Nina Kouprianova, who also writes under the name Nina Byzantina, publishes articles lionizing Vladimir Putin, criticizing western media and appears on the Kremlin-funded RT network to promote anti-Ukraine talking points.
Spencer, the head of the innocuously named National Policy Institute, has also appeared on anti-American segments broadcast by RT, although the English-language network does not highlight his relationship to Kouprianova.
However, a profile posted on the Neo-Nazi Wermod & Wermod Publishing Group’s website shows the couple dining together with British psychology professor Richard Lynn, whose writings attempt to link ethnicity and race to intelligence.
The couple, who have a young daughter together, are currently separated, according to a recent Washington Post profile, which identifies Byzantina by her married name and does not detail her work.
“What I’m doing is hard,” he told the newspaper. “It can have a toll on a relationship.”
Kouprianova has also translated the work of Russian political scientist Aleksandr Dugin, who has been linked to nationalist and fascist groups in his home country, although she attacks Ukraine's leadership as fascist in her writings and television appearances.
Spencer, who took over as president of the white nationalist organization founded by conservative publisher William Regnery II, is credited with popularizing the term "alt-right" -- a catch-all phrase describing white nationalists, neo-Nazis and other bigots who congregate at Breitbart News.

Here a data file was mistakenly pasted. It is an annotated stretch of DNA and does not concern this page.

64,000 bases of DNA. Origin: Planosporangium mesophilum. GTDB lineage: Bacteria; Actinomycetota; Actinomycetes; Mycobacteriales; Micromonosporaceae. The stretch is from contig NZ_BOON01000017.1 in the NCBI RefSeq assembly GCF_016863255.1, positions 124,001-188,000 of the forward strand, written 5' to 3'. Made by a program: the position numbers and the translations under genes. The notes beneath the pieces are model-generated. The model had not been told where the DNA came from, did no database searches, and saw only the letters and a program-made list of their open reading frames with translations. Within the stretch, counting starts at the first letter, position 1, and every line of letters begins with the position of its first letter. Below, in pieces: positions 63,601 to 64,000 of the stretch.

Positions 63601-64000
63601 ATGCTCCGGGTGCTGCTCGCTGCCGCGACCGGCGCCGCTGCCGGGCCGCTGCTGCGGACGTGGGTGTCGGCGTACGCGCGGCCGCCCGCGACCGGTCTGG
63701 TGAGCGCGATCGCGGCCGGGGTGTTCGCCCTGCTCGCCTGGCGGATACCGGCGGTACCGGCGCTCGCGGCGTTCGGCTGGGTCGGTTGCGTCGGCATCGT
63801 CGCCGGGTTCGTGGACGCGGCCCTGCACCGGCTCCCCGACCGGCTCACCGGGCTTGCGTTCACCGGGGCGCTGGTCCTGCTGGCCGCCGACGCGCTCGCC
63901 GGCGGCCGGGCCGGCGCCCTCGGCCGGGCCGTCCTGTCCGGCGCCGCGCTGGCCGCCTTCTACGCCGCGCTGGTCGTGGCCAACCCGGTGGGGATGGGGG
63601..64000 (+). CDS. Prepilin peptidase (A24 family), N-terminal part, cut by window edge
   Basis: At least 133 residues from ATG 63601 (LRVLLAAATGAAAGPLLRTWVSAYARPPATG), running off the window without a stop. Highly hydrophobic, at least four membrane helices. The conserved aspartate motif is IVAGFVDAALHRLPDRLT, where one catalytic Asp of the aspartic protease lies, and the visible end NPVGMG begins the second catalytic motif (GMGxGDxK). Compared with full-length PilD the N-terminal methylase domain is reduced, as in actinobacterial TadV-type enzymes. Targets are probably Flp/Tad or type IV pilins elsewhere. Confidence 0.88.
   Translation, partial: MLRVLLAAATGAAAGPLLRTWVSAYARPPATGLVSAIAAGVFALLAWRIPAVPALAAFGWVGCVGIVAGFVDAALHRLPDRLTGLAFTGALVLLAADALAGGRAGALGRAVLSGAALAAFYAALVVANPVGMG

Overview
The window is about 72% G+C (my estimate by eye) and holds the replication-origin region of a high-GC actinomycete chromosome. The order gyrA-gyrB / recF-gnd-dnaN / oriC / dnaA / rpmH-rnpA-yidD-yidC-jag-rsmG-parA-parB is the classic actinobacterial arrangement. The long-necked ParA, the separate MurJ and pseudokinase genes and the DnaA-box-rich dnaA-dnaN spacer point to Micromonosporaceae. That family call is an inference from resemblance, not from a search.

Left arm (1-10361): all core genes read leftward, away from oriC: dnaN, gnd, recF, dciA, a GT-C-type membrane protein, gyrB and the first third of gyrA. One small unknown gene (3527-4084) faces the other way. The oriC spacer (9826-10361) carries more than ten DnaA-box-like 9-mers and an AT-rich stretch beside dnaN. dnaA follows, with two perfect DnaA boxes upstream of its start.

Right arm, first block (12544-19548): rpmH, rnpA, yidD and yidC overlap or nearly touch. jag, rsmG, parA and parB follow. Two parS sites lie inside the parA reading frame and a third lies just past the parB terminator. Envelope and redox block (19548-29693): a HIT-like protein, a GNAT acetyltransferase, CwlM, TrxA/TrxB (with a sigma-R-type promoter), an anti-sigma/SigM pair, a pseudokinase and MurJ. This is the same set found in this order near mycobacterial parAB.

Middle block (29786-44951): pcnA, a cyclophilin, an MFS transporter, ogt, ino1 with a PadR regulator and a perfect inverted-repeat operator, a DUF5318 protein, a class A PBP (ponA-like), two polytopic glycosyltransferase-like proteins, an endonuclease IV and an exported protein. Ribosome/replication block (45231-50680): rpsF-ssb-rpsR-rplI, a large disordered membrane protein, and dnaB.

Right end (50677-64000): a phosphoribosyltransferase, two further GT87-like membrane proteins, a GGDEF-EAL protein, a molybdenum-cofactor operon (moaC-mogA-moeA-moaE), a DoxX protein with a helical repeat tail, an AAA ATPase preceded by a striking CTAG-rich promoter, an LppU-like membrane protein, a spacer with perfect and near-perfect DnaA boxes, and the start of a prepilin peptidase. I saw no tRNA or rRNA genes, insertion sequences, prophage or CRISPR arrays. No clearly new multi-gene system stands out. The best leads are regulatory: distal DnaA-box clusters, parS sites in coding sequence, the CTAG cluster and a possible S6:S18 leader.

A recent viral video showed Spencer greeting Trump's election win by shouting "hail victory" which translates in German to "sieg heil" -- and drawing Nazi salutes from a crowd gathered in Washington, D.C.
He's attempting to insert his beliefs and his organization into the political mainstream after the election of Donald Trump, although his stylish appearance is often described in more detail than his regressive views and international associations.
"He wore a fitted gray suit and smelled of Cologne Russe, his preferred scent because it mimics a version once made for the Russian royal family," wrote John Woodrow Cox in his recent Washington Post profile.
Spencer is more interested in Russian affairs than what its royal family once smelled like.
"I think that Putin and Trump in a way offer an alternative to what’s going on at the moment," Spencer said last year on RT. "They offer an alternative what you call neo-conservative or neoliberal foreign policy."